Are you in better shape financially than you were last Thanksgiving? If so, you should consider yourself to be very fortunate because most Americans are not. As you chow down on turkey, stuffing and cranberry sauce this Thursday, please remember that there are millions of Americans that simply cannot afford to eat such a meal.
In its discussion of historical middle class societies, The Economist reports, “Their members are neither rich nor poor but somewhere in-between…’Middle-class’ describes an income category but also a set of attitudes…An essential characteristic is the possession of a reasonable amount of discretionary income. Middle-class people do not live from hand to mouth, job to job, season to season, as the poor do.” Some argue that the most sensible income amount to attach to the middle class would be the median household income, of around $54,000.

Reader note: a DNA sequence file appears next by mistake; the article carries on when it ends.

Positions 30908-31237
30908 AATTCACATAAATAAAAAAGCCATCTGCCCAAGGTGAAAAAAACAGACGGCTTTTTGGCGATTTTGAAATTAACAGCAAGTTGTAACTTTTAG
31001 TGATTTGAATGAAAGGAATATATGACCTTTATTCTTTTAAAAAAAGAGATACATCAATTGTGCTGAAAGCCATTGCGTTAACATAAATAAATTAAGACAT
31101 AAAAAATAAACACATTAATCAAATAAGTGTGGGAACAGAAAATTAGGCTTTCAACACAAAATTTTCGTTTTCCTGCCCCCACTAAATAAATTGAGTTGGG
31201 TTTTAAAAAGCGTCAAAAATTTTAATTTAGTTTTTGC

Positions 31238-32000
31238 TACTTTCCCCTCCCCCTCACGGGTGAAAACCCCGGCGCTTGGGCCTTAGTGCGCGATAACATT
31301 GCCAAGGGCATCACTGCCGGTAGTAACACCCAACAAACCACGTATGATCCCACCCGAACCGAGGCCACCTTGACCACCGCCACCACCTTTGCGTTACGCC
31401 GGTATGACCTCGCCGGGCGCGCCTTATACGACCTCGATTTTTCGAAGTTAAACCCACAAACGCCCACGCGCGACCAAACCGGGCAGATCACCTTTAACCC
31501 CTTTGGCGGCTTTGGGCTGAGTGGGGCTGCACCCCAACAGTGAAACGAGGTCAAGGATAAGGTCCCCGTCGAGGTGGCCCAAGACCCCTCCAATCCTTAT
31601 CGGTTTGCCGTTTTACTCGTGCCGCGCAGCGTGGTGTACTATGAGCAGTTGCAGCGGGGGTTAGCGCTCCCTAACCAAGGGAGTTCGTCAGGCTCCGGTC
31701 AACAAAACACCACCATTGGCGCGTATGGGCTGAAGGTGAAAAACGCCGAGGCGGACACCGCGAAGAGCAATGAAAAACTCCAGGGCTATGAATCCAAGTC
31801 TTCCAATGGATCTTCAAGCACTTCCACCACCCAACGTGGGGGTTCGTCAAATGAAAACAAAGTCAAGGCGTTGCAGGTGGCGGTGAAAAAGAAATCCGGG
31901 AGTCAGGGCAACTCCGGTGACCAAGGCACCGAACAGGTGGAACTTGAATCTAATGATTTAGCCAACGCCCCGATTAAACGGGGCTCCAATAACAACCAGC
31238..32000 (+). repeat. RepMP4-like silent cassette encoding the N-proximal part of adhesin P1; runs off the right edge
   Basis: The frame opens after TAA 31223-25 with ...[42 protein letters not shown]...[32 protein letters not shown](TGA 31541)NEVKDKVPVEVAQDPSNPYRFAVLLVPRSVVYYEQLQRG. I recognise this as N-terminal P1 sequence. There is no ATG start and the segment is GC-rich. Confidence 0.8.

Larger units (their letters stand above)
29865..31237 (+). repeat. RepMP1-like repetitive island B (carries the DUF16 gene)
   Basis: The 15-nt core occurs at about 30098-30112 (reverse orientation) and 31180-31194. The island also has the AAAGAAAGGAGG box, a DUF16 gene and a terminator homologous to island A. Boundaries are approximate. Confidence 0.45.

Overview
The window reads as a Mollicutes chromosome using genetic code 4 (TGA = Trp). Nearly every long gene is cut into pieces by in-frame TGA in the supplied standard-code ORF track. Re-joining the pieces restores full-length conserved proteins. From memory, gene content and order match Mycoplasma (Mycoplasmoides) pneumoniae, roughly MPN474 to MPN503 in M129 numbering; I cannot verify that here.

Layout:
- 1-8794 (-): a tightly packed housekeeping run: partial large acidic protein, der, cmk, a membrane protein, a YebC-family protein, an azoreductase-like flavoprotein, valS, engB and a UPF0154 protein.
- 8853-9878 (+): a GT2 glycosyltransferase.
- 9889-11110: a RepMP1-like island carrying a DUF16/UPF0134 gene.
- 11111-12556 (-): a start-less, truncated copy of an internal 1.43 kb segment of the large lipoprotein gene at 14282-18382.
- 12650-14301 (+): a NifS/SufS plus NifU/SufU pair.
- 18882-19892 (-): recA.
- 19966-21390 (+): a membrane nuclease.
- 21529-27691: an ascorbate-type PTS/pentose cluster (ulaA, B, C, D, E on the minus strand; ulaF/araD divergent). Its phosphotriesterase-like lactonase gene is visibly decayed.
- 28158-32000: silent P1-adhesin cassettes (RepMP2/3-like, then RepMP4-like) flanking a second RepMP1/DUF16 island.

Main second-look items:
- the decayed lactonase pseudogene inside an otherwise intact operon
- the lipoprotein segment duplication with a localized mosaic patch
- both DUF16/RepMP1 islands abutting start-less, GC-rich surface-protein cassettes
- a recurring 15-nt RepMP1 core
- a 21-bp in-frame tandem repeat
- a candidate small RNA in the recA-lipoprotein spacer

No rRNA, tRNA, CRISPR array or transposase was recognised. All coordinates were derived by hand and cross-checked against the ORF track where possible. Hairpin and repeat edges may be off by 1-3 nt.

For everybody wondering why the economic recovery feels like a recession, here’s the answer: We’re still at least five years away from regaining everything lost during the 2007-2009 downturn. Forecasting firm IHS Global Insight predicts that real median household income — perhaps the best proxy for middle-class living standards — won’t reach the prior peak from 2007 until 2019.